Inge Bernaerts im Porträt
"The only one that can take care of your work-life balance is yourself."
Inge Bernaerts, Director for Strategy and Policy in the Directorate-General for Competition of the European Commission about her career outside and within the European Commission, the differences between working in the private and public sector and the balancing exercise of family and working life.
Ms. Bernaerts, you are the Director for Strategy and Policy in the Directorate-General for Competition of the European Commission. What does this position entail?
DG Competition is responsible for the development of European competition policy and for the enforcement of EU competition law. Similarly, my role as director is twofold. On the one hand, my directorate initiates policy developments. We look at whether the toolbox we have as enforcers in the competition field is fit for purpose. Sometimes we develop new instruments or update existing tools. On the other hand, we provide case support to the rest of DG Competition, which is enforcing the competition rules in concrete cases. For example, we assist when specific legal questions arise. I think this combination of policy and case support is beneficial because from the cases we are able to gather what is missing in terms of tools. At the same time, it is beneficial to be familiar with the tools to be a good enforcer.
What does your daily work look like?
Well, there are LOTS of meetings of different kinds. (laughs) First, there are management meetings. DG Competition is a big organization of about a thousand people. My own department is big as well with about 110 employees divided in five units. It is important to ensure the flow of information in both directions: from senior management to staff and the other way around. For that, we have management meetings. The second type of meetings, the ones that I enjoy most, is with case teams about a specific file. During these meetings we discuss the current state of the file and what needs to be done next. I like these meetings because they allow you to go into depth. Of course, my teams know the files in much more details than I do. But with the help of experience, one knows which questions to ask, and when specific points need to be discussed and investigated further. Since they involve discussions from different perspectives and a confrontation of ideas, these meetings can be intellectually highly stimulating.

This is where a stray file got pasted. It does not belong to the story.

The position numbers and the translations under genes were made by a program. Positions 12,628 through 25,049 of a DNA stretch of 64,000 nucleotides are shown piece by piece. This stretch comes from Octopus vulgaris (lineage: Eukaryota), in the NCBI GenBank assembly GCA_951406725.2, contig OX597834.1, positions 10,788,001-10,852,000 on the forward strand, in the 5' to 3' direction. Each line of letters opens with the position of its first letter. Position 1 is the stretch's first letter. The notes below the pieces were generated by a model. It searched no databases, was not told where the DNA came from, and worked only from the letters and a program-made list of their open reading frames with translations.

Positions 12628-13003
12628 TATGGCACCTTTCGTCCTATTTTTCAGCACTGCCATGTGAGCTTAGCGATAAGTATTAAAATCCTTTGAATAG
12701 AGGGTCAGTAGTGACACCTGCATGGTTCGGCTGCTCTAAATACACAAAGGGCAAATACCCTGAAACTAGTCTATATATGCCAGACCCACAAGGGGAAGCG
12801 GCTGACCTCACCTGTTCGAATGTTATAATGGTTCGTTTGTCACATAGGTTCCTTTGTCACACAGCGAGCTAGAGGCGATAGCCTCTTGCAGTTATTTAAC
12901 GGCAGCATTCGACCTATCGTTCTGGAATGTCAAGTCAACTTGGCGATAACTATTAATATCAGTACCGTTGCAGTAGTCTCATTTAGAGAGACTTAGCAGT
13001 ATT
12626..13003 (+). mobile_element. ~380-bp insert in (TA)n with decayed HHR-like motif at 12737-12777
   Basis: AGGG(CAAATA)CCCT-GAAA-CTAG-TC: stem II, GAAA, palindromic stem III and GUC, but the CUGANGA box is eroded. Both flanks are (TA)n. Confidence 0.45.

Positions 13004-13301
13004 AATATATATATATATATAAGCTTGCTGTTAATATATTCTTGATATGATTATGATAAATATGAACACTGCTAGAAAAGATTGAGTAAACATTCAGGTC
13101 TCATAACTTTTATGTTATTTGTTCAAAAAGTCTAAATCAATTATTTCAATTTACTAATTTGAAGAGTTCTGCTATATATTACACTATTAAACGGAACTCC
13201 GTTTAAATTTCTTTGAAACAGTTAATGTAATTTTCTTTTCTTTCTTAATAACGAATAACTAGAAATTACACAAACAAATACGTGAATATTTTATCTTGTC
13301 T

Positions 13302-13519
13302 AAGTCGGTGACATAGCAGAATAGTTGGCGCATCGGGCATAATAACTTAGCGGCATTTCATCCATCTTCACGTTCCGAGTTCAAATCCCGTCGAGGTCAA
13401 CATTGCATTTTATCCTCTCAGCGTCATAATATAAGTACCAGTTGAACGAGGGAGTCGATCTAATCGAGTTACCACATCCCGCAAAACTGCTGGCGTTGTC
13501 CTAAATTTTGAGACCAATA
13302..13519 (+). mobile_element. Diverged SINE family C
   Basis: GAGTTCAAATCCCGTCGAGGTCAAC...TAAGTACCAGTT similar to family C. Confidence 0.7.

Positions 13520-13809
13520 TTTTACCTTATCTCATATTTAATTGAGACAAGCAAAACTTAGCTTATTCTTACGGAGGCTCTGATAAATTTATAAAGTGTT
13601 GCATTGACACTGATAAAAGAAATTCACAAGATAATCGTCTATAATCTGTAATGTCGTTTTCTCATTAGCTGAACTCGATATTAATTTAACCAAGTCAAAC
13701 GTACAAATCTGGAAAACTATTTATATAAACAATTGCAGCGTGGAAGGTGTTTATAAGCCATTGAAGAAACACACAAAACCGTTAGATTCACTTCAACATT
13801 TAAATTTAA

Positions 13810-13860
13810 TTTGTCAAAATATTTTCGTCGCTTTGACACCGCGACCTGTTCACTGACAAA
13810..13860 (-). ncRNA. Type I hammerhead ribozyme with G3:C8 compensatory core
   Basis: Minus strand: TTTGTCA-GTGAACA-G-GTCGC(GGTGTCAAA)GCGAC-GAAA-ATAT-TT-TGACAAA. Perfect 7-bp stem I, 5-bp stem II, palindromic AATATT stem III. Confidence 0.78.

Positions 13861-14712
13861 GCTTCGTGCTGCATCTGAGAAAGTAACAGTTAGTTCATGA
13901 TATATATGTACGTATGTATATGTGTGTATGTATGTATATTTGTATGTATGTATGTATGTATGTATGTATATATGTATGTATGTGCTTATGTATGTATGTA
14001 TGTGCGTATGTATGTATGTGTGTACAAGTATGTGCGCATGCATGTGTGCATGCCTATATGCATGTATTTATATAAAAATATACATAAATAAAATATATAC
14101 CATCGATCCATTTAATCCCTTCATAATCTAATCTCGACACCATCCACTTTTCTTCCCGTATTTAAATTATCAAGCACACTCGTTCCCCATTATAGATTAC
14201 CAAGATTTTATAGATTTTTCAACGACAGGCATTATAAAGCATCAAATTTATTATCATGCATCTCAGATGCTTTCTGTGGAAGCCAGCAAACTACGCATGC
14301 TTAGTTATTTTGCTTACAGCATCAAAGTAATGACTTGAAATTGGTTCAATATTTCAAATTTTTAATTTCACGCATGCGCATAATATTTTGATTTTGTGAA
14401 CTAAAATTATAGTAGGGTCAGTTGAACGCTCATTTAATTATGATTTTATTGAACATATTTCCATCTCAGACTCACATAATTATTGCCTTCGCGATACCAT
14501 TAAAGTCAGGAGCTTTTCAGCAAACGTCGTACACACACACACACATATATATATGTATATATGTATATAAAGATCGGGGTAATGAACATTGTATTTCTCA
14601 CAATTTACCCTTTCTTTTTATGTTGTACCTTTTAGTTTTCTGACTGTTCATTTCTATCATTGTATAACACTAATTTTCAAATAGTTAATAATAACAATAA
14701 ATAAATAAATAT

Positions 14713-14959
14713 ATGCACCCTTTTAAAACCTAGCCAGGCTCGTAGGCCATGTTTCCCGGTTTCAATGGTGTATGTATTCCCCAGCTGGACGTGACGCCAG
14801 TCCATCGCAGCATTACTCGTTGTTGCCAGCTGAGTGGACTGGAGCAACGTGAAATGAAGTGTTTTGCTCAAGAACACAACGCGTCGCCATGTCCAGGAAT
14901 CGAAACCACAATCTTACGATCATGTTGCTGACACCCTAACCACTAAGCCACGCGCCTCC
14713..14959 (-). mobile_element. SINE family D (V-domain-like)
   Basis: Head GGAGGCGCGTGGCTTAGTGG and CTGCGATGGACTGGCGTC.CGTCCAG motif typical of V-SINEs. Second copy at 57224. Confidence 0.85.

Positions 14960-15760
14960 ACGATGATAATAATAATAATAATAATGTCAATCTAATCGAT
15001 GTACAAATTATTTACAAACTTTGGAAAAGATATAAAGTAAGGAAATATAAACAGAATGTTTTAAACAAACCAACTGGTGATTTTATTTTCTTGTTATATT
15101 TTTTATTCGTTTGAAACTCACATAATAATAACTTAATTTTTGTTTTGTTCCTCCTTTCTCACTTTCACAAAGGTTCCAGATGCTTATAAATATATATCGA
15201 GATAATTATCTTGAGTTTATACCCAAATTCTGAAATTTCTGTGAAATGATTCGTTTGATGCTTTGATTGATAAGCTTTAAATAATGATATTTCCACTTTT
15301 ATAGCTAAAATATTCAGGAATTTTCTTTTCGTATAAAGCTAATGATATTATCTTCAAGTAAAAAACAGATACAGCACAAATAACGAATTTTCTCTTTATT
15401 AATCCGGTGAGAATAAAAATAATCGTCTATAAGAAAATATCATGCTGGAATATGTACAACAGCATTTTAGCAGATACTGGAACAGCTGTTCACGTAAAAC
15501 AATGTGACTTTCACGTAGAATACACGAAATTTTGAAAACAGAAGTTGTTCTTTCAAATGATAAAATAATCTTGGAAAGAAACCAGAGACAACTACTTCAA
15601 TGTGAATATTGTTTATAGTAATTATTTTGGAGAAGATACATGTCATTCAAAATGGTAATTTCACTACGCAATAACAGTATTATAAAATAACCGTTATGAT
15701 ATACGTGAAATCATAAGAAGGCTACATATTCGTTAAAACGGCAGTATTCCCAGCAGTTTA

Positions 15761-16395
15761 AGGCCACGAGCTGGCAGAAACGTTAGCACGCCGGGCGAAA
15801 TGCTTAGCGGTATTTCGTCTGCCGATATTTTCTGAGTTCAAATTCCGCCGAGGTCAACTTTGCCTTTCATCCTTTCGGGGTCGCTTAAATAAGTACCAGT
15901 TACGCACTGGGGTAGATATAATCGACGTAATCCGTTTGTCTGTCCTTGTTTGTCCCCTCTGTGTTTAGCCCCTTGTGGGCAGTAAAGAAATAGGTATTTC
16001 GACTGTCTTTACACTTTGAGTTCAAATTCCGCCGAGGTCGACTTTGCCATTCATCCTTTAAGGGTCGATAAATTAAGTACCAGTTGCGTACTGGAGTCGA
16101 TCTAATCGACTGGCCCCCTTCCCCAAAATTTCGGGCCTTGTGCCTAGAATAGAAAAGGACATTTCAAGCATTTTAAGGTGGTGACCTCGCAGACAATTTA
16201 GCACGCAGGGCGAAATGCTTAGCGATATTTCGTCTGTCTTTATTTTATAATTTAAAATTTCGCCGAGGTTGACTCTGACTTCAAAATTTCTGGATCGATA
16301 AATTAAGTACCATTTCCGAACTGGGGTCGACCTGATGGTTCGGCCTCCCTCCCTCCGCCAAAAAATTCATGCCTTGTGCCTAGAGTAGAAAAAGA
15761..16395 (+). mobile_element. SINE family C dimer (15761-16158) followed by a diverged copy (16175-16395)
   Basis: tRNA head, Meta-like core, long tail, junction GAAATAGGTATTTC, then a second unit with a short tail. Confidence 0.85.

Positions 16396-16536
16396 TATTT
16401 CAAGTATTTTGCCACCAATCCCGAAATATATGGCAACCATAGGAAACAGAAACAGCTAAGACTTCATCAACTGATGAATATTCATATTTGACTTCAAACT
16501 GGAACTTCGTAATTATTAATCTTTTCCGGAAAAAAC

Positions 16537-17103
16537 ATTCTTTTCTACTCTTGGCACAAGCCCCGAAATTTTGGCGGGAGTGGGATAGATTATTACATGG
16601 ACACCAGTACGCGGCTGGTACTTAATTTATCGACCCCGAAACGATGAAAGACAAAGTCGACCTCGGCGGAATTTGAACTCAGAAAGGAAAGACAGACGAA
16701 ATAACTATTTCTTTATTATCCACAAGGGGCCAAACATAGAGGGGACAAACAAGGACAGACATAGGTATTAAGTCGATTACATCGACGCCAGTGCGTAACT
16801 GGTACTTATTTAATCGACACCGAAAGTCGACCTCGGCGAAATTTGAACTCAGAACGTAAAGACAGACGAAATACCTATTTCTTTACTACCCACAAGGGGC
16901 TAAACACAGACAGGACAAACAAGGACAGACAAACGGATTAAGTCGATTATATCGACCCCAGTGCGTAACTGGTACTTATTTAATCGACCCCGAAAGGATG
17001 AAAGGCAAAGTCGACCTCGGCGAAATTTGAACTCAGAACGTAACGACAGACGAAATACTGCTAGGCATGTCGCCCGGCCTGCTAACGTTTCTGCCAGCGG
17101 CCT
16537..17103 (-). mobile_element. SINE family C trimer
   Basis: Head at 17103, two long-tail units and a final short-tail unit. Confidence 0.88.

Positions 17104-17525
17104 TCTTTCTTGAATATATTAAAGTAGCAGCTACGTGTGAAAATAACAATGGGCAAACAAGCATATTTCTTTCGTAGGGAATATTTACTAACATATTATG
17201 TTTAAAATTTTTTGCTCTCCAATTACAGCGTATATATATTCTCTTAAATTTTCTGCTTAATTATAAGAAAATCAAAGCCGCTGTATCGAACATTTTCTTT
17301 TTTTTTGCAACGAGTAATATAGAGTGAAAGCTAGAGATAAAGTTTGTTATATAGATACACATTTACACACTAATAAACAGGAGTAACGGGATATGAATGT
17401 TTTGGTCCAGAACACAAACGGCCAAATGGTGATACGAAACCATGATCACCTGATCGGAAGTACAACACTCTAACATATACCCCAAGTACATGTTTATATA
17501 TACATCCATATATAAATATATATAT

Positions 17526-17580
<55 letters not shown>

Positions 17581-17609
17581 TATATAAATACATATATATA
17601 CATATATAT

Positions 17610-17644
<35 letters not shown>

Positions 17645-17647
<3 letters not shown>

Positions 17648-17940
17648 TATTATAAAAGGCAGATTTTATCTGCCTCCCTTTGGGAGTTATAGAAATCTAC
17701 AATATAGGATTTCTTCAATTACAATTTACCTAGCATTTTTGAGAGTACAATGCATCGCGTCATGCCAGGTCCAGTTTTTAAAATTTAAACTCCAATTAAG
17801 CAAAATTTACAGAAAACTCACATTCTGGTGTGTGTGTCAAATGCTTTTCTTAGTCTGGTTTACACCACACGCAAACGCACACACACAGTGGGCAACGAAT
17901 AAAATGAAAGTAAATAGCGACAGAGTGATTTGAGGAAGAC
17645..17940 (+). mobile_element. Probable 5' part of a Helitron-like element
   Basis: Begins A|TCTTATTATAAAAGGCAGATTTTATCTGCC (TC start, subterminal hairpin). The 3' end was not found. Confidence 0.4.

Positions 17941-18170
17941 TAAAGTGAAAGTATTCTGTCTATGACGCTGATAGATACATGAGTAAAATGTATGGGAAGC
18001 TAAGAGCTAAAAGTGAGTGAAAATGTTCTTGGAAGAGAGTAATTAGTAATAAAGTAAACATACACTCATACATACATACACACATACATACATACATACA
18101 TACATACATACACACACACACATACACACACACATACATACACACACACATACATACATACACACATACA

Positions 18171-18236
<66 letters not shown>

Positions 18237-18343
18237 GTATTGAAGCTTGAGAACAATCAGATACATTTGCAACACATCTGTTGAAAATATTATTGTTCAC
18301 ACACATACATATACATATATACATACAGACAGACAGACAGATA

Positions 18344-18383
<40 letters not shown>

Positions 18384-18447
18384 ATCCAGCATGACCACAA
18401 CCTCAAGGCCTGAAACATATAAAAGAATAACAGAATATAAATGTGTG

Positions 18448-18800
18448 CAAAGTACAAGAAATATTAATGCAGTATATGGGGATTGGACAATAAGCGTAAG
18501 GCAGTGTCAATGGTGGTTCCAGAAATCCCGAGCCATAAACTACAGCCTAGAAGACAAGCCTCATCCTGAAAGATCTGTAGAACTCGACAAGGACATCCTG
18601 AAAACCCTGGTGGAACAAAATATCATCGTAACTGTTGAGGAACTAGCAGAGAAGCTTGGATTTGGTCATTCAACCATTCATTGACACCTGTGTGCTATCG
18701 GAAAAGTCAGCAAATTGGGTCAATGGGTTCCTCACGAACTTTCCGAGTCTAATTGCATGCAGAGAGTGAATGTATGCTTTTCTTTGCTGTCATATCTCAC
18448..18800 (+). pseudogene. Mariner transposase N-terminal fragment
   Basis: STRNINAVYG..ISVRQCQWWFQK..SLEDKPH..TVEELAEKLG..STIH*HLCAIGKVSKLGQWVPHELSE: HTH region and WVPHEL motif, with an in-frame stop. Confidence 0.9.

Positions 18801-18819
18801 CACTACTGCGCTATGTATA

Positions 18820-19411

Apart from that, I spend quite some time representing the European Commission, for example at conferences. I like these encounters because, by explaining what you are doing, you realize what difference our work can make and where we can still do better. It is always an opportunity to receive feedback and bring this feedback home. Sometimes, the impression exists that we are in an ivory tower. But we try to “break through” all the time and engage strongly with external stakeholders, for example at conferences but also by representing the European Commission in discussions with Members of Parliament, Member States or with students.
And last but not least, there are the unavoidable avalanches of emails. (laughs)
What intrigues you about competition law?
What has always intrigued me is that competition policy plays at the intersection of law and economics. If you want to deal with a competition case, you must understand how the sector functions. And it is precisely that intersection that I find really interesting. But it is not just law and economics. There is also an element of geopolitics that plays into it. Think for instance about the current discussion on the European Union’s state aid policy and the question whether the EU should relax its own state aid control in response to higher subsidies in China or in the US. And then, finally, in essence, competition law is also about fairness – about ensuring fair outcomes for consumers, for those who participate in the economy, the companies, the big ones but also the small ones. I am deeply convinced that competition law is important to make the market place a fair place for consumers as well as for other economic actors. Our work may sometimes sound technical but it has a lot of direct impact. I ended up studying law, because I wanted to understand the society we live in and how it is organised. And often, a society is organised through its legal rules – the law. If you can have an impact on the development of the laws and on their enforcement, you can contribute a little bit to making the world a better place. That is something which is important to me personally.